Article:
Patient characteristics associated with primary care PA and APRN roles


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Abstract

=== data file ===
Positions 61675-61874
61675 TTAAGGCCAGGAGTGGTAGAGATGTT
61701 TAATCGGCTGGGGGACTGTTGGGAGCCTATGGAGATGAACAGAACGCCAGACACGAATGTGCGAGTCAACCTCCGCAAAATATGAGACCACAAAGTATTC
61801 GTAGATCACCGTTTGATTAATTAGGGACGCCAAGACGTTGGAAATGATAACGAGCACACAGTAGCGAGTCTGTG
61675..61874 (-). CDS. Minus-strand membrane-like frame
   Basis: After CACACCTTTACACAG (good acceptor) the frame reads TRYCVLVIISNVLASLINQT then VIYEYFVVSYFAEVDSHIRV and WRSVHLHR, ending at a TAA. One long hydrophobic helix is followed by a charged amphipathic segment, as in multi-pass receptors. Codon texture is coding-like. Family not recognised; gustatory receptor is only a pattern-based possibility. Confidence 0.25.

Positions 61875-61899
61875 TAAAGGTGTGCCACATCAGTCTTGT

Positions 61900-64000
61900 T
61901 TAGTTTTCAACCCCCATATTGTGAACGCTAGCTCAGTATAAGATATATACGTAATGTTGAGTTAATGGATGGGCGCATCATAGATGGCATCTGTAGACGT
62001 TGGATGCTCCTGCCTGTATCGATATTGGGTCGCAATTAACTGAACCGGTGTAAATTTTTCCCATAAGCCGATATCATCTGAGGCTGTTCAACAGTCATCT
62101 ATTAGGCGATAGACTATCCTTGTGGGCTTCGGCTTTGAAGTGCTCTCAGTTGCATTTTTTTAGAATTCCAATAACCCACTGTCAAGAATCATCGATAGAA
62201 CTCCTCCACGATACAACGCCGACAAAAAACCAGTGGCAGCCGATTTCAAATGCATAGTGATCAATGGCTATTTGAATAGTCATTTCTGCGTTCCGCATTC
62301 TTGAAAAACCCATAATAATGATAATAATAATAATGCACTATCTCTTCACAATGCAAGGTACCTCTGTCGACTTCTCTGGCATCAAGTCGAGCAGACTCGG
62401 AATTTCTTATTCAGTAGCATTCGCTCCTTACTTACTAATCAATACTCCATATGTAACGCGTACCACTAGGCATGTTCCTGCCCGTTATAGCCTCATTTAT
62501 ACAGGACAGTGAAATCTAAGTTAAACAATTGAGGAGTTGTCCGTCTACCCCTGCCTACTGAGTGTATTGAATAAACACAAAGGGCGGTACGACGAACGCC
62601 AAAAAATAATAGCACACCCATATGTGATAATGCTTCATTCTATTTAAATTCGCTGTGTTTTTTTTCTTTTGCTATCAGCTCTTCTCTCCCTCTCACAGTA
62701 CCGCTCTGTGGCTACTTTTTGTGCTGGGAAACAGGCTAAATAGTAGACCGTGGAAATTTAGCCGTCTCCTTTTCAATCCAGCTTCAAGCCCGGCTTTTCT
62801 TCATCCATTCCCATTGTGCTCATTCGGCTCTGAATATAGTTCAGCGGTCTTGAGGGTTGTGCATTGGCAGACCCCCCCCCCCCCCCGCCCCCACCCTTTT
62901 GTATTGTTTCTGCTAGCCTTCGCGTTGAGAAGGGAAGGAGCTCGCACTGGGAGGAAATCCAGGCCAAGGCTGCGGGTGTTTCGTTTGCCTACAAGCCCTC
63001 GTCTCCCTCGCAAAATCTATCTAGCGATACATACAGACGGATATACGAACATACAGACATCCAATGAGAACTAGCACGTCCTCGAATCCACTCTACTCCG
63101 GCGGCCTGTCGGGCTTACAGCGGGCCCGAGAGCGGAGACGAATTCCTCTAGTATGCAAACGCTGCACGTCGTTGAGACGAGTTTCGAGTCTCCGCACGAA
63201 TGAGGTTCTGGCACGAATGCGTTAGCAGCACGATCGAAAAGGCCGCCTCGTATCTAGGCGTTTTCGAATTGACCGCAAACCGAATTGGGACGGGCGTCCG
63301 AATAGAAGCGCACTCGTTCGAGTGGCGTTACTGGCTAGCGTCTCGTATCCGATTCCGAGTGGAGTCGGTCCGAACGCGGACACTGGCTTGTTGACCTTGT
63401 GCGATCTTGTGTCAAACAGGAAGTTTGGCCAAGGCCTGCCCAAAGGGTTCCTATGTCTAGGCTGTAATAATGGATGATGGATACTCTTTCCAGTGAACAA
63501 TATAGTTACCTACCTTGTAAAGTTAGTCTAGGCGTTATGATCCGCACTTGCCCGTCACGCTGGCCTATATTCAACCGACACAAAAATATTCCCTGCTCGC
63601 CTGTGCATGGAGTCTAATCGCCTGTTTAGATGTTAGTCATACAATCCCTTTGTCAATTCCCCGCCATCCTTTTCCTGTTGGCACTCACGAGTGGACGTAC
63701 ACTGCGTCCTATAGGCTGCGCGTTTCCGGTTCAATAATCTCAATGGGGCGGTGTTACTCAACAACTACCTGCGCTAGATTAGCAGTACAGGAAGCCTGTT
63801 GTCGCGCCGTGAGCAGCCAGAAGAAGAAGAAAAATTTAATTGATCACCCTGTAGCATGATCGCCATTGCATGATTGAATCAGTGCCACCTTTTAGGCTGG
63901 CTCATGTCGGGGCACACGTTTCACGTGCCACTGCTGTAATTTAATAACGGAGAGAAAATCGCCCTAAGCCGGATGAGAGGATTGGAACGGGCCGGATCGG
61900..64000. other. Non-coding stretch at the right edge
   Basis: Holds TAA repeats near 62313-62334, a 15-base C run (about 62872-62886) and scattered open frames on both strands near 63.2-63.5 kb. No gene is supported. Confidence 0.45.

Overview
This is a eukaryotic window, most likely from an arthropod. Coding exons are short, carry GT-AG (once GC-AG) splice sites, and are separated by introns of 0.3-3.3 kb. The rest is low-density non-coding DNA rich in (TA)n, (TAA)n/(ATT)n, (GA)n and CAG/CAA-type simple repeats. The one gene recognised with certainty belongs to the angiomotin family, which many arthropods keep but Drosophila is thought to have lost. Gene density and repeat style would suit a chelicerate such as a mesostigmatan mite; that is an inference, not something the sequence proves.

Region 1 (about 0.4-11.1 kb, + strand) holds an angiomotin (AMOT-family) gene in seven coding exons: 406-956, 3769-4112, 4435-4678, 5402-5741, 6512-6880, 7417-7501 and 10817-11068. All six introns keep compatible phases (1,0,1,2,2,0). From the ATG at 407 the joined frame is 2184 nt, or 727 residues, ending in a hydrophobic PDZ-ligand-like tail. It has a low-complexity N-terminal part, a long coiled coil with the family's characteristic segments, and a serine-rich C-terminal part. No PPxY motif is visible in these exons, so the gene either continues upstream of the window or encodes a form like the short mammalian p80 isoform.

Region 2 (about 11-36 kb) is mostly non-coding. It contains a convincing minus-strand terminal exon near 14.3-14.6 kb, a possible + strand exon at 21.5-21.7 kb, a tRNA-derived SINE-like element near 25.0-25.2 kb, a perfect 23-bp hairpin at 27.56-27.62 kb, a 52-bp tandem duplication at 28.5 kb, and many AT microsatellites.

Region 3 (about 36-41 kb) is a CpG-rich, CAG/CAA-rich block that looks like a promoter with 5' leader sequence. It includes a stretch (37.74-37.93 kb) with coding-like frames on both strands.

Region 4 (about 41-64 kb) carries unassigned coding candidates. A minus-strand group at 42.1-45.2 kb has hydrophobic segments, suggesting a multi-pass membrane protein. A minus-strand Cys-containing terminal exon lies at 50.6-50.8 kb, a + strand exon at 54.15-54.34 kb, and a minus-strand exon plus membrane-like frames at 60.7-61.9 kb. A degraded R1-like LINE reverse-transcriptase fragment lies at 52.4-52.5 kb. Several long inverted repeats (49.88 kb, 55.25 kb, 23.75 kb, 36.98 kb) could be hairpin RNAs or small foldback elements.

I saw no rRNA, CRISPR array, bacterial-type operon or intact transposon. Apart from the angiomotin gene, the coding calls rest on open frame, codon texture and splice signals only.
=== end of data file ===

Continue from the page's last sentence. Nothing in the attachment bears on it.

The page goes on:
Objectives:Physician assistants (PAs) and advanced practice registered nurses (APRNs) can perform multiple roles on primary care teams, but limited research describes the patients they serve. We sought to identify patient characteristics associated with roles of primary care PAs and APRNs.Methods:We analyzed adult respondents to the 2010 Health Tracking Household Survey with a primary care usual provider (physician, PA, or APRN). The dependent variable is the PA or APRN role. Explanatory variables include sociodemographic characteristics, attitudes toward use, delayed care, and perceived health.Results:Compared with respondents seen by physicians only, respondents seen by a PA or APRN in any role were more likely to be younger, female, living in rural areas, and put off needed medical care. Respondents seen by a PA or APRN as their usual provider were more likely to report better health. Patients seen by a PA or APRN in a supplemental role reported being sicker, more educated, and attitudinally less likely to use healthcare.Conclusions:PAs and APRNs perform different roles for different types of patients.

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